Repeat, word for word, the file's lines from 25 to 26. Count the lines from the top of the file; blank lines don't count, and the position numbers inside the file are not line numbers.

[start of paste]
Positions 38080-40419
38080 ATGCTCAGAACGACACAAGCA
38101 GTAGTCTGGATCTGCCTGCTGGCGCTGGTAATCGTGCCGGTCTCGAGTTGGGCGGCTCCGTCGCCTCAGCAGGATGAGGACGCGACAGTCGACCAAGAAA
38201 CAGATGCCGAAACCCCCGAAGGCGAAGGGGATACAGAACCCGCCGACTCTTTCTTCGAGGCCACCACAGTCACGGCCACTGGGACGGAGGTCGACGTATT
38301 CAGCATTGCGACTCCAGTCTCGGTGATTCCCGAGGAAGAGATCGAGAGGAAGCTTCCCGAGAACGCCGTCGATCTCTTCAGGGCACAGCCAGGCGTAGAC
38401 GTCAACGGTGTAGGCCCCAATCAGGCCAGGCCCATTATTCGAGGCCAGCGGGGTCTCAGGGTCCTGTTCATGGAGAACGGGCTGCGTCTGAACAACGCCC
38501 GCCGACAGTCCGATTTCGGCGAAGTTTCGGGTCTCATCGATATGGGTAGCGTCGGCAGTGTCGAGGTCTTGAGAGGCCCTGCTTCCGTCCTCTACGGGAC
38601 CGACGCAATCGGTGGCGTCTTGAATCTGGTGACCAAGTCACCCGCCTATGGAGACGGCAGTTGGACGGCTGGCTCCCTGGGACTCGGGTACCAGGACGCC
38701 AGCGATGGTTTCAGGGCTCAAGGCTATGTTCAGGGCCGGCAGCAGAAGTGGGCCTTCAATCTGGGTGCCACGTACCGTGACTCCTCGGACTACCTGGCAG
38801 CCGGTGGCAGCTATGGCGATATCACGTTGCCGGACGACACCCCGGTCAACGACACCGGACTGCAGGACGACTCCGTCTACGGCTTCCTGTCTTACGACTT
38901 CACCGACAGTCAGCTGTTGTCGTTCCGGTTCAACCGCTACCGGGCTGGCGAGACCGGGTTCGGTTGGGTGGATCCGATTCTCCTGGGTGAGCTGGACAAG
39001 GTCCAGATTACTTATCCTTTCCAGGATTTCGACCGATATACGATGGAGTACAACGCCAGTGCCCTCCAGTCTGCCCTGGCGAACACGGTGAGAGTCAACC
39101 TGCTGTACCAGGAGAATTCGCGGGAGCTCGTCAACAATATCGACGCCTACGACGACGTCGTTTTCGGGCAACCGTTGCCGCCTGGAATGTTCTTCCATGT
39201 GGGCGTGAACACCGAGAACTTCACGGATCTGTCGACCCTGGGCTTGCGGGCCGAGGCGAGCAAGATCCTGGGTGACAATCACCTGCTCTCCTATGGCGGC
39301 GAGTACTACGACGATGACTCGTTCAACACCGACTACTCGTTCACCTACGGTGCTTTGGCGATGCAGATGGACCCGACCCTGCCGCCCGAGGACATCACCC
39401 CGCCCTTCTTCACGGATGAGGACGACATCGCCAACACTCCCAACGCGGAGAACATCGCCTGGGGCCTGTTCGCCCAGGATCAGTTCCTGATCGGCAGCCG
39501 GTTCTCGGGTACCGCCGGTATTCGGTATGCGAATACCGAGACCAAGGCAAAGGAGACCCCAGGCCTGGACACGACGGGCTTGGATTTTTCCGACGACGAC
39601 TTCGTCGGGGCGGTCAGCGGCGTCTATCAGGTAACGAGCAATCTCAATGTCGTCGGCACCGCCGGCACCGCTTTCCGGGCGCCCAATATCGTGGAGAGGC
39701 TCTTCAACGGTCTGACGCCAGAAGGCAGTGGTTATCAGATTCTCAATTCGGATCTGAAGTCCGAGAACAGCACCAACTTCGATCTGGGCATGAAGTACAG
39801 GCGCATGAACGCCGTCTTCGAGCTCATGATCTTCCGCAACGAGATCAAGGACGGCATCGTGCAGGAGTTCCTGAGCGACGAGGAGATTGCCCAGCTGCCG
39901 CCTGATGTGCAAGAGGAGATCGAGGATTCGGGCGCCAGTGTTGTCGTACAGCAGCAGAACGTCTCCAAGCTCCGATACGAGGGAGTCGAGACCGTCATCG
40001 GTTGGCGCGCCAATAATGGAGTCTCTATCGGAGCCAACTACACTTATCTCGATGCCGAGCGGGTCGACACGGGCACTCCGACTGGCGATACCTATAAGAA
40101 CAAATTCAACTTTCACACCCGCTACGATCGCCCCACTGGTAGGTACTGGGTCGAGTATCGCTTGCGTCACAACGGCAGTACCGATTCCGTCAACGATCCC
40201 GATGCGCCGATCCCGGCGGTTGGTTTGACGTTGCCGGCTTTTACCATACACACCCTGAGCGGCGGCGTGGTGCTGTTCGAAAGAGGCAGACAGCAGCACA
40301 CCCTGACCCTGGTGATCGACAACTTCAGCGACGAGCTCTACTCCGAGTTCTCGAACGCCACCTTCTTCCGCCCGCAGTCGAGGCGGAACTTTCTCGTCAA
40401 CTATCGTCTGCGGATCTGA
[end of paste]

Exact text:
40301 CCCTGACCCTGGTGATCGACAACTTCAGCGACGAGCTCTACTCCGAGTTCTCGAACGCCACCTTCTTCCGCCCGCAGTCGAGGCGGAACTTTCTCGTCAA
40401 CTATCGTCTGCGGATCTGA